Reporters who cover the White House may soon be paying what amounts to an admission fee to do their jobs, reports The Washington Post.
Starting Monday, the White House’s press office said it will start charging journalists for coronavirus tests, which are required for anyone entering the White House grounds.
The proposed cost for each test: $170.
With dozens of journalists at the White House each day, the fees could add up to tens of thousands of dollars flowing from newsrooms, many of them small and cash-strapped, into government coffers.
Until now, the cost of testing has been borne by the White House. But officials there contend that the cost of maintaining the testing regime for nearly a year has strained its budget. So it wants to shift the burden onto news organizations: No test, no entry to the White House.
The plan has alarmed the White House Correspondents’ Association, which represents reporters in issues affecting the presidential press corps. The organization has objected to the proposal because of the financial burden it would impose on news organizations, especially smaller ones for whom a $170 daily fee would be onerous.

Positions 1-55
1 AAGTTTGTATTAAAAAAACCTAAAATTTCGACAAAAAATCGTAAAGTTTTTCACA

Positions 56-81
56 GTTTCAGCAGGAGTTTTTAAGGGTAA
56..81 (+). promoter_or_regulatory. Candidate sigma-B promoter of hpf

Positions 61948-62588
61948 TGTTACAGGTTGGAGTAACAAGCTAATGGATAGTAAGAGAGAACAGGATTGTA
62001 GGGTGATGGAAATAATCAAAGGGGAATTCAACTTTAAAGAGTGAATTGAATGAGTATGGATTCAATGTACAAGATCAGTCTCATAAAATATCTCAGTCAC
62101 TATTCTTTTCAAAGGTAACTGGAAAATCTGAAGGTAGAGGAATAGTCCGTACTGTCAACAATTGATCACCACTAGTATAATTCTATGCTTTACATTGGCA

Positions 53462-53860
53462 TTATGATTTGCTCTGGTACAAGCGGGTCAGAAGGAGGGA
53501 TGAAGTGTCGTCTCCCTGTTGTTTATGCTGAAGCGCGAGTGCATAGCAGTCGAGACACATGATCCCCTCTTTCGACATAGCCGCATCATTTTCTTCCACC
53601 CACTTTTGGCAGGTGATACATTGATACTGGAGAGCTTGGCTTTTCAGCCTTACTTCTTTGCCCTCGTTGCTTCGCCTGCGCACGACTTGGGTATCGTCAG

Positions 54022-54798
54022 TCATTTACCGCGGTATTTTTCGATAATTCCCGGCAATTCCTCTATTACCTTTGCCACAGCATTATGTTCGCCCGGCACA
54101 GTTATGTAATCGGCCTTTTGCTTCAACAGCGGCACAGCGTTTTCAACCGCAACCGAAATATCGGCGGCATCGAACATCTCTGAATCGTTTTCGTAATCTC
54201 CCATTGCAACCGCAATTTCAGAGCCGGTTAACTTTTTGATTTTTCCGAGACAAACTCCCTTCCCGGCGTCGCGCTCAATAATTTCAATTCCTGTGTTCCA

News organizations have long paid many of the costs of covering the White House. When reporters travel with the president on Air Force One, for example, they are billed by the White House for the trip.
But health and security measures have typically been the responsibility of the White House — in other words, taxpayers — not news organizations. “Nobody asked us to pay a fee to put up the fence,” said one journalist, referring to new security barriers around the White House complex.
After prodding from the correspondents’ association, White House officials agreed this week to accept proof of an outside test as an alternative condition for entry. Private tests in the region range from around $50 to $200 or more, depending on the speed, location and method used. But it’s still unclear what kinds of outside tests would satisfy the White House.
In another concession, the White House officials agreed to continue covering the costs of tests administered to pool reporters — those assigned to follow the president when he travels and for those attending daily press briefings.